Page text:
The Reason You May Be Noticing More Duke's Mayonnaise Tattoos

When you think about your first love and how might you communicate it through body art, what do you think of? Dolphins? Dragons? (both very popular choices, notes Pop Sugar!) What about Duke's?

We don't mean the dukes up Fighting Irish tattoo you may already know and love. We're talking Duke's mayonnaise. Not ringing a bell? Maybe you're geographically challenged: Duke's mayo reigns supreme south of the Mason Dixon line (per Southern Living), but is less familiar and can be harder to come by in the northern part of the U.S.

But if an immediate visual doesn't come to mind, that may change soon. A tattoo parlor recently made an extraordinary offer to its patrons near and far: Yellow Bird in Richmond, Virginia teamed up with Duke's to provide free tattoos on a limited first-come, first-serve basis (per Vice). There were over forty different images available, but there was one catch: they were all images of Duke's mayonnaise.

That was no deterrent, however: Yellow Bird even had to hire extra staff to keep up with callers trying to get a spot in line (via Food and Wine). Someone even flew in to take advantage of the opportunity. Within an hour of announcing the May 13th event, dozens of people had filled up all the available free-tattoo slots, and they had a thousand-name waitlist to boot.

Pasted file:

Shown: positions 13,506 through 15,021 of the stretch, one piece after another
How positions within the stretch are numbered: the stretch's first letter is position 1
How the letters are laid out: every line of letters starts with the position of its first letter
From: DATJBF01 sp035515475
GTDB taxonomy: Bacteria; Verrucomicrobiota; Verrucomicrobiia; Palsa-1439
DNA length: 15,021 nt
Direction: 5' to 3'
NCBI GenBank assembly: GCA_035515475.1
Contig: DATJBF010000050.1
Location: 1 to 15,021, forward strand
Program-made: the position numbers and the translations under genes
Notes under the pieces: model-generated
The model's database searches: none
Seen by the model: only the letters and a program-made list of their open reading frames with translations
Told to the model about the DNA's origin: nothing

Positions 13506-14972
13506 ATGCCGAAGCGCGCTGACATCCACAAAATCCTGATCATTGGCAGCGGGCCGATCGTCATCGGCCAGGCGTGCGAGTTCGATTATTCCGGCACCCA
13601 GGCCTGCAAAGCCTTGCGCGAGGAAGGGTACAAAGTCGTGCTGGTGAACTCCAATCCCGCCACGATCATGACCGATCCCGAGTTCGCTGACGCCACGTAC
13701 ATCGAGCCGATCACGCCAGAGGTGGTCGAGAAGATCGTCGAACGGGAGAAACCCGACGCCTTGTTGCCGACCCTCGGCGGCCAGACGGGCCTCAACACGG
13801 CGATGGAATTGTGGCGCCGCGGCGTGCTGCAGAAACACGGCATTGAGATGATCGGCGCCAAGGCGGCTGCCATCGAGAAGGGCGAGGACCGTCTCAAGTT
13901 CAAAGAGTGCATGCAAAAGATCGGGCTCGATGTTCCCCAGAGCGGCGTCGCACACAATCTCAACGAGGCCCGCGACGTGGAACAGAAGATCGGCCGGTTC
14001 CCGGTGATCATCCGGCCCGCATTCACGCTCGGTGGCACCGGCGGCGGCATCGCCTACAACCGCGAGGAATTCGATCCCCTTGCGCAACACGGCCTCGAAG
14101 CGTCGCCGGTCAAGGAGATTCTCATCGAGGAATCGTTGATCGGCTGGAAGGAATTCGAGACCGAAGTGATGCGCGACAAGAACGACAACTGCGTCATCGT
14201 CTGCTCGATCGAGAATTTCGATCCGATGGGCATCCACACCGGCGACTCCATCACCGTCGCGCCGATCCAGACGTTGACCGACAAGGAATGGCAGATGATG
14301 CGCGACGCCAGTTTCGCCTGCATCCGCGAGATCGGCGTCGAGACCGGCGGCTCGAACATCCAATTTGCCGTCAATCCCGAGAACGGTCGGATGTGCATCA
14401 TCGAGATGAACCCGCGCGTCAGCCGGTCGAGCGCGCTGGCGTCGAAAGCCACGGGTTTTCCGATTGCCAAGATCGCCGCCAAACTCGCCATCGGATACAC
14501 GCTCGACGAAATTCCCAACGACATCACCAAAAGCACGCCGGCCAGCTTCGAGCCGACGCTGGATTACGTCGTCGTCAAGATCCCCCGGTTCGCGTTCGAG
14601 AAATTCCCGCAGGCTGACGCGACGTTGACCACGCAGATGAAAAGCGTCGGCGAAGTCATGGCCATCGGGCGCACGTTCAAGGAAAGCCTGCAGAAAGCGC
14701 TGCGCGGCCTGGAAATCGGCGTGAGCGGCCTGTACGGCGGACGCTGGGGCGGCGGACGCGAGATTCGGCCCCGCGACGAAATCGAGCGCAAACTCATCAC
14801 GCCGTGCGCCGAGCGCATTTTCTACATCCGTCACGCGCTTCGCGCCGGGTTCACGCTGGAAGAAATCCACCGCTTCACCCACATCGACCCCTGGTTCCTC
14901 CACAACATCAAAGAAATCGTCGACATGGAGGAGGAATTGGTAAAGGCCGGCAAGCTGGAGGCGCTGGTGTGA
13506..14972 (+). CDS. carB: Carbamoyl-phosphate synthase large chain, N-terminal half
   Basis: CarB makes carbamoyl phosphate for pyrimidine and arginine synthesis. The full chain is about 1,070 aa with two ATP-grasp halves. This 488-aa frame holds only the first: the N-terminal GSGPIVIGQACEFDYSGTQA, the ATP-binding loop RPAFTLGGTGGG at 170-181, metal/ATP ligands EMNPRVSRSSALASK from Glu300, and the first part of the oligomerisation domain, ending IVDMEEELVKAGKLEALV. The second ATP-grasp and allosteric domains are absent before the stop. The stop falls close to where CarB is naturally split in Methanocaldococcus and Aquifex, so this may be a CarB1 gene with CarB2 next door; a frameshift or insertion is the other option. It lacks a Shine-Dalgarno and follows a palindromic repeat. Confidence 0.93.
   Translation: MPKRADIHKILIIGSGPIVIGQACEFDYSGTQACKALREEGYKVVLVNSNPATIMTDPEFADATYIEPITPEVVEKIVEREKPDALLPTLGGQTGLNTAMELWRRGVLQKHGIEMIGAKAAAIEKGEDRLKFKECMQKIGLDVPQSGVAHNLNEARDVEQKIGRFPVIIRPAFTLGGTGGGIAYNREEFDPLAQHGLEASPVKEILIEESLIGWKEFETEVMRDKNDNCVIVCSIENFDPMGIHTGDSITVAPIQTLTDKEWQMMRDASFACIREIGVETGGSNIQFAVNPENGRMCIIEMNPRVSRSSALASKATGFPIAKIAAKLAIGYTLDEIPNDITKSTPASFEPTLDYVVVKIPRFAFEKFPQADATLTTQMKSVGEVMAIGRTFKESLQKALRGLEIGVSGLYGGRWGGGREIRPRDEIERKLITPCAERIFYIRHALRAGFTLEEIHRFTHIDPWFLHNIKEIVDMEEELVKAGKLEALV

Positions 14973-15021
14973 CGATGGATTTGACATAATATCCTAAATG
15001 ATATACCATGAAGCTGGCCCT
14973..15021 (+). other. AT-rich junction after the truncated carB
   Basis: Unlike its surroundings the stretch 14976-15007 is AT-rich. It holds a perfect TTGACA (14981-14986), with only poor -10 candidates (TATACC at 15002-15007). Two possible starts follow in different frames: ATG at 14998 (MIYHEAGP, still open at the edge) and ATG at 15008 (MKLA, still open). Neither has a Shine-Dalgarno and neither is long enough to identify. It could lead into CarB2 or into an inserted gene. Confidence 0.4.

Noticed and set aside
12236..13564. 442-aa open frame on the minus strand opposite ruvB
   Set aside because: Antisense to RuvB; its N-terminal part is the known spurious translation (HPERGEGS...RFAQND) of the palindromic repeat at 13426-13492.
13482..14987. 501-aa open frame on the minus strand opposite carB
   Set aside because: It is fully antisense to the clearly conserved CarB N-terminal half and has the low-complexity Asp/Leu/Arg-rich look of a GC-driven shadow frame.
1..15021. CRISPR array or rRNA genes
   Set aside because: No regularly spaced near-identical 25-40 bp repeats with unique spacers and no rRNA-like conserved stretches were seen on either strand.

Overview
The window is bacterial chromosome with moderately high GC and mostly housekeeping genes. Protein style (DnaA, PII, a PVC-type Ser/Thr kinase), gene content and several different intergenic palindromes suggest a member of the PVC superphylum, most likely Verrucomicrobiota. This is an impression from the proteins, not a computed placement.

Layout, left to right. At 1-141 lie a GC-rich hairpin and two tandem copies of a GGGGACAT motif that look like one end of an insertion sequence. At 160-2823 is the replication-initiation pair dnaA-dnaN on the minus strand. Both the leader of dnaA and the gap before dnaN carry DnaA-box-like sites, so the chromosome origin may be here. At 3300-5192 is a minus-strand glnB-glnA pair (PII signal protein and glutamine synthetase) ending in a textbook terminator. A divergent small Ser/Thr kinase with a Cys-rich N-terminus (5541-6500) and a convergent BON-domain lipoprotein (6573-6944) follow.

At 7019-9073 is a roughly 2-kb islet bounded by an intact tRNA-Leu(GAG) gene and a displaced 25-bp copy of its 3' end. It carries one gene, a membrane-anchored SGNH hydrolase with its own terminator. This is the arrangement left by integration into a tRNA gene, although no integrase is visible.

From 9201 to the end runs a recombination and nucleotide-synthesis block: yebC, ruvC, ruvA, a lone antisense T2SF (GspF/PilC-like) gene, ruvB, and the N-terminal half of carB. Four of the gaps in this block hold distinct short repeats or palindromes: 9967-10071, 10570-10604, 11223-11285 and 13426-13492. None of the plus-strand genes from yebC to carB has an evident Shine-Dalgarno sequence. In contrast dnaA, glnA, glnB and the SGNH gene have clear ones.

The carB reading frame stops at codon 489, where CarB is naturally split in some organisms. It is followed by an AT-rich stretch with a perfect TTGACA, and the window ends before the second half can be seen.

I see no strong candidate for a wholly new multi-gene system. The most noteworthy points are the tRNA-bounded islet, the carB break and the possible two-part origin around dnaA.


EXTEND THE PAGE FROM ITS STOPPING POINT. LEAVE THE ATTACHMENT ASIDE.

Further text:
It's not just a mayonnaise, it's a lifestyle

In case the world of mayo fandom is throwing you for a loop, it's not so surprising to the folks over at Duke's, who've seen it all. As brand manager Rebecca Lupesco put it, "We're a passion brand. We're a cult brand," (per WTVR News). In addition to producing a great condiment, Duke's mayonnaise has become a lifestyle brand for a whole host of people, especially in Richmond, where the company is based, but also in many other places as well, including South Carolina, where the mayonnaise originated and is still produced. Duke's does do things a little differently, without sugar and with a more homemade-mayo style consistency; that spirit has ignited a deep enthusiasm and a loyal following — even an obsession.

And that loyalty runs deep. As reported by WTVR News, Duke's receives a good deal of unsolicited fan art. Lupesco notes that they "even get requests for empty Duke's jars for people to use as an urn for family members' ashes ... The jar and the brand do really well, like in this creative art space, and tattoos are just another way to, you know, bring the brand to life basically."  That might help explain the origin of one of the more dramatic tattoos available to aficionados: "Death before Hellmann's"  (per Vice).